Truth Commissions are weird in that their purpose is not to seek justice. While crimes were committed, they are prosecuting people for those crimes. Knowing that there are many paths to reconciliation in circumstances like these, I wonder why South Africa chose to use a Truth Commission. I think that Krog deals with the purpose and effectiveness in the book, focusing on different ideas. If justice isn’t the goal here, then what is? I see a few answers presented in the novel to explain what the goal is for truth commissions.
Narrative: The novel focuses on the importance of stories. One of the operations of the truth commission is to give the survivors a space to tell their stories. It also works to tell the stories of those who aren’t around to tell them. Krog gives herself this job saying, “I snatch you from the death of forgetfulness. I tell your story, complete your ending,” (Krog 38). She also focuses whole chapters like “Truth Is a Woman” on just relaying stories. The truth commission is a place for those affected by the crimes to be heard.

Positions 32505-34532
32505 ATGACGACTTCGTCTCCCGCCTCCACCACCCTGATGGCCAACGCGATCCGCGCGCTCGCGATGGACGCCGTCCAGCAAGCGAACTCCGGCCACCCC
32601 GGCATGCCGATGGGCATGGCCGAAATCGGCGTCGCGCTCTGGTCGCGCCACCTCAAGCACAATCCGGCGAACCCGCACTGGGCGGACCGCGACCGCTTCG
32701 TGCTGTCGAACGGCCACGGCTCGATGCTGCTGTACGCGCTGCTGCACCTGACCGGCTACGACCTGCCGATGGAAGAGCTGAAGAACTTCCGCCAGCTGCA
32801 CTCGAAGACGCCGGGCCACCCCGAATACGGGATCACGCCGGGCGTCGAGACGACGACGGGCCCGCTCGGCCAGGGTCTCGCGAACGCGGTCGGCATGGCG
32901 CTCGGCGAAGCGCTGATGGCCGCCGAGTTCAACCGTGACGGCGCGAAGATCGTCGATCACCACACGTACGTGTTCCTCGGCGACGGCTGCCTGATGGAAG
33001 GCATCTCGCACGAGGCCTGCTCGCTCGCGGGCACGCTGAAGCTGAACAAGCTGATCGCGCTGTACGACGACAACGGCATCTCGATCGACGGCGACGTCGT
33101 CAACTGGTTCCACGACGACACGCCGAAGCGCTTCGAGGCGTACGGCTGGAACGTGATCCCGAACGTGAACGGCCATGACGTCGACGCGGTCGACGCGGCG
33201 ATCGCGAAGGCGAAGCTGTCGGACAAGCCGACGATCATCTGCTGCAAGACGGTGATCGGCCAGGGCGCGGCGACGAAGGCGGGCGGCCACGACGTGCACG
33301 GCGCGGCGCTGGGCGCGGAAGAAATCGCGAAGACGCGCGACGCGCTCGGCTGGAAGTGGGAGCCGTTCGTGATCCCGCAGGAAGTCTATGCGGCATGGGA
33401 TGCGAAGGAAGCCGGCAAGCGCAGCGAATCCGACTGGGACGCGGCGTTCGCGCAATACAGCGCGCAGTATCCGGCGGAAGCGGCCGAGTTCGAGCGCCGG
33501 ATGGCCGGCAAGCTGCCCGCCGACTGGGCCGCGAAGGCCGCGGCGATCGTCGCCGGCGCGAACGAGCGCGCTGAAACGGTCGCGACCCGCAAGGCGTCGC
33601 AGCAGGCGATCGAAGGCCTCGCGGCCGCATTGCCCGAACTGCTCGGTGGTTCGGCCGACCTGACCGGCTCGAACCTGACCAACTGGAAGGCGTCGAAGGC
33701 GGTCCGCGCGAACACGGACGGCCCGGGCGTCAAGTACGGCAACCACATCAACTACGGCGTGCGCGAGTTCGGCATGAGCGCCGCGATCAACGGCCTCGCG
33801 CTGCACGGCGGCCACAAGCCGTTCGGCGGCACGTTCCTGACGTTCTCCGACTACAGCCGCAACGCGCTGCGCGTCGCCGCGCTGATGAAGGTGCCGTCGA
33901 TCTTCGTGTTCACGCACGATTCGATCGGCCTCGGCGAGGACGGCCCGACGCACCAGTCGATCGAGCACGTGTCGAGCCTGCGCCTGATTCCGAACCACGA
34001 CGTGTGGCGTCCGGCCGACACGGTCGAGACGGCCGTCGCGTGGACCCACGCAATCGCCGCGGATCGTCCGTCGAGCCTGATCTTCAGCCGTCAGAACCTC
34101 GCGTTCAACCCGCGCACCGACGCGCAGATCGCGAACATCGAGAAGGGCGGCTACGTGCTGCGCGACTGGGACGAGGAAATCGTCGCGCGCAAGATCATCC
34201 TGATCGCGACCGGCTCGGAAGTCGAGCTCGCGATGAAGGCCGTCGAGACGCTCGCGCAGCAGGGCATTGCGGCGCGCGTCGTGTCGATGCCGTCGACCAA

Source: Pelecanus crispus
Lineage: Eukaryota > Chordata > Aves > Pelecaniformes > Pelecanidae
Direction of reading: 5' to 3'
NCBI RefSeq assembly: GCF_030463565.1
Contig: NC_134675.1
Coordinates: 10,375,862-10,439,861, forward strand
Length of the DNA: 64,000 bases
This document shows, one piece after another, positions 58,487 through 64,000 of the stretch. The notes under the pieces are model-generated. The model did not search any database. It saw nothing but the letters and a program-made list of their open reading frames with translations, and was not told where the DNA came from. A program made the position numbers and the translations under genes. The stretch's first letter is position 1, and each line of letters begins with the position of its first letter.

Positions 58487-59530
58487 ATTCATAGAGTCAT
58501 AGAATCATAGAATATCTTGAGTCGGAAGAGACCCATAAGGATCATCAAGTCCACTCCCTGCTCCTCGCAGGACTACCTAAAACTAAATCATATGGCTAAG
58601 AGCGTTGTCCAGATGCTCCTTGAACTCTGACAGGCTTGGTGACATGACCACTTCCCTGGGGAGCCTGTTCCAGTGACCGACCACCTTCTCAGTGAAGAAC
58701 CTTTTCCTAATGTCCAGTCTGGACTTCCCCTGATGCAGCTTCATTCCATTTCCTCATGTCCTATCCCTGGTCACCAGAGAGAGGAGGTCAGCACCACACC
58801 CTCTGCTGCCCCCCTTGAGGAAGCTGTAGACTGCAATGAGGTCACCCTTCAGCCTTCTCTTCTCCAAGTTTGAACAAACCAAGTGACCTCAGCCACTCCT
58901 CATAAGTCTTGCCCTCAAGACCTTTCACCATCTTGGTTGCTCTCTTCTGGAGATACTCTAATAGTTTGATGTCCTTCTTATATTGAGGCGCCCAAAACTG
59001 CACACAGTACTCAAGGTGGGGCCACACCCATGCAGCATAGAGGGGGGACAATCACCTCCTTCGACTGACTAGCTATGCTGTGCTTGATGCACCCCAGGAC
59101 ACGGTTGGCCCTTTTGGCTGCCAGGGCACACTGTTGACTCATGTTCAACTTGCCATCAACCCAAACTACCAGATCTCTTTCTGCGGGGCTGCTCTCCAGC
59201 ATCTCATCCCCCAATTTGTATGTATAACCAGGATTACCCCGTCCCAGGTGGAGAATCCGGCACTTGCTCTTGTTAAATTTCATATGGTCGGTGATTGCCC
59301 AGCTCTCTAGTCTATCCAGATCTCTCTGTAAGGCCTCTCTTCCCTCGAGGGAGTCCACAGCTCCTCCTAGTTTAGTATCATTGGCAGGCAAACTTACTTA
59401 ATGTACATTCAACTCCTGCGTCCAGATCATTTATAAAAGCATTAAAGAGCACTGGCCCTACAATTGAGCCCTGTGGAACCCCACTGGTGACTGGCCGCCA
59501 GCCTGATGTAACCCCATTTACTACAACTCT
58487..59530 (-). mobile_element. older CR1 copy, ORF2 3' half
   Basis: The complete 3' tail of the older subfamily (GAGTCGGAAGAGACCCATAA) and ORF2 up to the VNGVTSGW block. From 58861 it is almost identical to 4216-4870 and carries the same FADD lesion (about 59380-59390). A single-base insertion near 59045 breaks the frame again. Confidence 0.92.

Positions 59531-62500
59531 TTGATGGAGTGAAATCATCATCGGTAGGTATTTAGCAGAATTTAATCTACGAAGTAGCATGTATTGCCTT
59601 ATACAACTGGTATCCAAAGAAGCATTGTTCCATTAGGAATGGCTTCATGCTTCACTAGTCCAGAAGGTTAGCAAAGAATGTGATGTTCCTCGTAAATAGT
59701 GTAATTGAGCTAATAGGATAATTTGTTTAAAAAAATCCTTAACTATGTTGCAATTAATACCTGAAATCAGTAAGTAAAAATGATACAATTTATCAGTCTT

Truth: The most straight-forward and simple answer is that the truth commission is there to find out what actually happened without the threat of prosecution. Krog explains that there is no one version of the truth. The commission can’t define a truth of what happened, but instead it allows people to accept their own version of truth. It presents the stories and creates a system in which people can analyze and understand what they believe to be true.